- Transfer to a baking sheet lined with parchment paper, and bake in the oven for 25-30 minutes, until the top is golden brown. Transfer to a cooling rack, and reserve.
Yields 4 qurut balls of about 1 oz each
18 oz plain whole milk yogurt
3/8 tsp (2.5 g) salt
- Pour the yogurt into a baking dish, and cook in a 300 F oven for 1 1/2 hours, without disturbing it.
- Pass the yogurt through a chinois, gently pressing with a spatula to extract more whey. Discard the liquid. Mix the solids with the salt, return to the baking dish, and cook for another 30 minutes.
- Remove the yogurt solids from the dish. If you’re a purist, divide the solids into 4 parts, and squeeze each one in your fist to make balls — this is the shape of the qurut sold in Central Asian markets. However, since we’re going to break down the balls to make the sauce in a minute, you can just reserve the solids in a container instead, without shaping them.
Roasted lamb shank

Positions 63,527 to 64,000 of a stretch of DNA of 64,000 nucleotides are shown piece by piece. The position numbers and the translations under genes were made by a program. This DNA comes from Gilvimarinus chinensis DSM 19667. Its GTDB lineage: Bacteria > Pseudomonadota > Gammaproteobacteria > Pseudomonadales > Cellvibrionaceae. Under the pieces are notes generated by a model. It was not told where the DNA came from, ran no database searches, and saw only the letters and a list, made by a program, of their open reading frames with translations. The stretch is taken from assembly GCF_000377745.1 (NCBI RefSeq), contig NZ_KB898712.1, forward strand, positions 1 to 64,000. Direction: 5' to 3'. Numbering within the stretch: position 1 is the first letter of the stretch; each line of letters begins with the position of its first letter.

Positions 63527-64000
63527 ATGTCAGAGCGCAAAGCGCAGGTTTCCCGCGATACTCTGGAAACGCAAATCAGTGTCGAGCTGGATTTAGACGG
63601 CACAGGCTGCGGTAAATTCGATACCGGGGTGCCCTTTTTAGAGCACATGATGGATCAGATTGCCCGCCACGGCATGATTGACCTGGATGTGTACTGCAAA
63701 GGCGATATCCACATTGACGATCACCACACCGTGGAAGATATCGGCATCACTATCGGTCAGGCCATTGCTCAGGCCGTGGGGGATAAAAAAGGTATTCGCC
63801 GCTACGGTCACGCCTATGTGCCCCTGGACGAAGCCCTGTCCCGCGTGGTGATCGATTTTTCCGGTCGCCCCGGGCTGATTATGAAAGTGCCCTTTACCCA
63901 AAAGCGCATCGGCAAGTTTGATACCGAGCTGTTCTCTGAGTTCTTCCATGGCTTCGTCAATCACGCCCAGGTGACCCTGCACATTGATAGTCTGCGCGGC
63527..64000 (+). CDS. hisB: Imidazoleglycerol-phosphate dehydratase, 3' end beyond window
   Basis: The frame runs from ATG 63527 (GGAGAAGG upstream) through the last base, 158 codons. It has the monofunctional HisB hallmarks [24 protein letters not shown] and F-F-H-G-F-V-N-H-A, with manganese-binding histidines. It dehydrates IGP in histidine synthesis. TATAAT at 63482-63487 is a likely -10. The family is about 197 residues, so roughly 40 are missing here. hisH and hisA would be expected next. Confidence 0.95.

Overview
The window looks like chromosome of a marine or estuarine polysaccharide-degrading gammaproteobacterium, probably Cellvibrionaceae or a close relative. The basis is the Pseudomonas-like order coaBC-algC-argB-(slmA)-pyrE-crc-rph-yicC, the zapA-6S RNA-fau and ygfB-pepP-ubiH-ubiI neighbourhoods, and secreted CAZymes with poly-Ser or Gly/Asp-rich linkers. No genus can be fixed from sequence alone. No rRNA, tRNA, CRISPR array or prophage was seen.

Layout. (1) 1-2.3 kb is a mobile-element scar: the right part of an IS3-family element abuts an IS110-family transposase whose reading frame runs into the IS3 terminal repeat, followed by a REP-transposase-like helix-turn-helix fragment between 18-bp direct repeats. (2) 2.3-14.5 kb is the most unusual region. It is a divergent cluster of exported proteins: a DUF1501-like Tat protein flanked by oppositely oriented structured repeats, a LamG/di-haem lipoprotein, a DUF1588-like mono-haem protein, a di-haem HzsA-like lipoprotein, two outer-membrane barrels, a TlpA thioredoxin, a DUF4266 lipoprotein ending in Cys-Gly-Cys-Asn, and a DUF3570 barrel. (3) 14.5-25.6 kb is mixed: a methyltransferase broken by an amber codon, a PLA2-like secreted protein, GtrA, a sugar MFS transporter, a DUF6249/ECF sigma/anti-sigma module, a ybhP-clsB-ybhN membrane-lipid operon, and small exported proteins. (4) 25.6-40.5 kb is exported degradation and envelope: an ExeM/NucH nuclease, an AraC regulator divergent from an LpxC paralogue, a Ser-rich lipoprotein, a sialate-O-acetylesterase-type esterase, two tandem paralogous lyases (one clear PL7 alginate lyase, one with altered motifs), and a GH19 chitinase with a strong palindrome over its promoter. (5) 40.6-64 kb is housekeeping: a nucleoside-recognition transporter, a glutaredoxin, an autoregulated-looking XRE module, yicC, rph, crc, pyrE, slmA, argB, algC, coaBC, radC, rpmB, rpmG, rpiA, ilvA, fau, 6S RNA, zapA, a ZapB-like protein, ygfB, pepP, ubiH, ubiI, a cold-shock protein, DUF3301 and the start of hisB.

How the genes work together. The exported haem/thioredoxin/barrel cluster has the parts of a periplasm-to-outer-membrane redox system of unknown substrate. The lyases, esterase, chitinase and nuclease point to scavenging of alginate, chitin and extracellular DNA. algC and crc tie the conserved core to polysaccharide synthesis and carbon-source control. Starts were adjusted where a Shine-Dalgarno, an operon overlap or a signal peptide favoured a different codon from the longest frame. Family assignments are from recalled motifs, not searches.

Yields 4 servings
1/2 tsp salt
1/4 tsp ground cumin
1/4 tsp ground coriander
1/8 tsp chili pepper
1 lamb shank (about 22 oz)
0.5 oz olive oil
16 oz tomatoes, quartered
- Mix the salt, cumin, coriander, and chili pepper in a container. Season the lamb shank with the spice mixture on all sides.
- In an oven-proof pan over high heat, sauté the meat in the oil until brown on all sides.
- Add the tomatoes, cover with a lid, and cook in a 300 F oven for 2 ½ hours.
- Remove the lid, and cook for another 30 minutes, flipping the shank halfway through. Take out of the oven, and let rest 10 minutes.
- Pick the meat from the bones, trying to keep it in large chunks. Remove the skin from the tomatoes. Transfer the cooking liquid to a plastic container. Reserve.
Yields 4 servings
7 oz onions, very finely sliced
1 oz olive oil
roasted lamb shank (meat, tomatoes, and cooking liquid)
2 oz water
2 tsp parsley chiffonade
2 tsp basil chiffonade
- In a pan over medium heat, sauté the onions with the olive oil. Season with salt, and cook until golden brown, stirring regularly.
- Crumble the qurut balls into the pan, add the lamb cooking liquid and the water, then simmer for a couple minutes, stirring constantly. The amount of water you need to add may depend on the texture of your sauce. You want a sauce that’s pretty thick and lumpy, but still liquid.
- Tear the fatir into small pieces (1″ to 1.5″ squares), and toss into the pan.
- Transfer to a ceramic dish, and arrange the meat and tomatoes on top. If necessary, reheat in a 300 F oven for 5 minutes.
- Top with the parsley and basil. Serve the dish in the middle of the table and eat with your fingers.